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Real Talk: Start the conversation about drugs and alcohol

A mom's perspective

real talk, moms of teens, drugs, alcohol

GET THE OTHER PERSPECTIVE: Click here to see Dr. Paul Schwartz's answer!

One of the most challenging topics for teens and tweens is finding a way to navigate the complicated world of drugs and alcohol. What makes it all the more tricky is many young people have to deal with peer pressure in both these categories over and over again. As a parent, I have to walk the fine line of being clear about the rules, but also being available to my child if things go wrong.

Keep Lines of Communication Open
Open communication is key. Once my three children began spending time away from me, I made sure they knew that they could talk with me about issues to think them through and deal with them. I told them that I would serve as a place to go when they needed to escape peer pressure. I told them if they needed a fall guy with their friends they were welcome to use me. For example, if they didn't want to go someplace the group was going they could change the time for pick up and make it that Mom said it was time to come home. I have had more than a couple of texts telling me to tell them to come home.

My children went through the DARE program as fifth graders. That gave me an opportunity to begin a dialogue about tough topics when my children were still young enough to want to talk to me about them. It also gave them solid facts about why drugs and alcohol were not good choices. I just continue to have conversations about drugs and alcohol now that they are older. I also take news opportunities to ask about vaping and the newest drug trends. We talk together about the dangers and how to avoid them.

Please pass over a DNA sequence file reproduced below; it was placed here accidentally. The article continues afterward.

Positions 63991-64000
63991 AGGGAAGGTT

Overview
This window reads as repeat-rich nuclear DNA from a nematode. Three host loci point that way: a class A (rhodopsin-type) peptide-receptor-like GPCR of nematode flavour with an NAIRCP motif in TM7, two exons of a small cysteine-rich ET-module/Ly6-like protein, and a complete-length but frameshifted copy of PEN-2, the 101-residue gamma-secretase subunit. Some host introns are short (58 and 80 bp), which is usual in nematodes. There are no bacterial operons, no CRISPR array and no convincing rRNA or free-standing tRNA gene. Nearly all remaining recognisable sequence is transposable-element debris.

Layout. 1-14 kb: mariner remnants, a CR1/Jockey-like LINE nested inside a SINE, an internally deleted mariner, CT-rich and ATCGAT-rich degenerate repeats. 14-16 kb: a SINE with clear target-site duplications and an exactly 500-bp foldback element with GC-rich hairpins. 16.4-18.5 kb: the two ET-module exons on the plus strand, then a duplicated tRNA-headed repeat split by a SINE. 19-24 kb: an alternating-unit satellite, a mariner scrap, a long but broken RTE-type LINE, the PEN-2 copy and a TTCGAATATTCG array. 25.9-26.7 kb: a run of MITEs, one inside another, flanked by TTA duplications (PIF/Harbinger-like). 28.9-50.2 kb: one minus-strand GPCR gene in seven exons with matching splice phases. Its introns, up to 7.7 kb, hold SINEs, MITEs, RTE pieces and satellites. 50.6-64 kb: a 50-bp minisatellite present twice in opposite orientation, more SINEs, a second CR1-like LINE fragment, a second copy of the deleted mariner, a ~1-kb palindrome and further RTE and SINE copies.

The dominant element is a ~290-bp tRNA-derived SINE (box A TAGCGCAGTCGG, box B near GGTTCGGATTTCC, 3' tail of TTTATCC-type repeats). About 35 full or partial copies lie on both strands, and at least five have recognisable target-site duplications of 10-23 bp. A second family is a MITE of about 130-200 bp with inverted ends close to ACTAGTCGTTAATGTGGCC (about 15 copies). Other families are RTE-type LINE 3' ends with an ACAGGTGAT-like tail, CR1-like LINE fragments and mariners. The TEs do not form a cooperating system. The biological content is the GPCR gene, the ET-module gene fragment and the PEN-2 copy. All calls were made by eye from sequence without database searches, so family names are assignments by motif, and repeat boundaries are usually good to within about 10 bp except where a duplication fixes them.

I now have three teenagers in the house. We talk about drugs and alcohol on a regular basis. I tell them I know I sound like a broken record, but I know reminders from me are key. We talk about how to keep beverages guarded when in groups and how to be sure they are not given anything without their knowledge. We talk about watching out for friends and never getting in a vehicle if someone has taken anything or been drinking. I make sure they know whatever time it is or wherever they are (and whatever state they may be in), I will come pick them up if that is the way they will be safe. I am always clear that safety comes first and then we will deal with whatever else is going on.

Advice from the Pros
According to the American Addictions Centers (AAC), parents should set clear terms about their expectations. They should not make accusations. Their website says, “Unless parents have hard evidence that their children are drinking or abusing drugs, they should not start the conversation by confronting them with demands, assumptions and accusations. Instead, they should start by asking their kids what they know about drugs and what may be happening in their schools and social circles. Coming from a place of inquisitiveness may make it less likely for teens to be defensive or lie. If parents seem open and comfortable, so will their children.”

The website also points to talking with teens early and regularly. It recommends avoiding scare tactics and pointing to the positives of avoiding drugs and alcohol instead. When all else fails, do not be afraid to seek the help of a professional. The AAC website says, “A family counselor can sit with parents and children and make sure they are having heartfelt and productive discussions, rather than just sitting in awkward silences or getting into a fight that will cause more harm to their relationship than good.”

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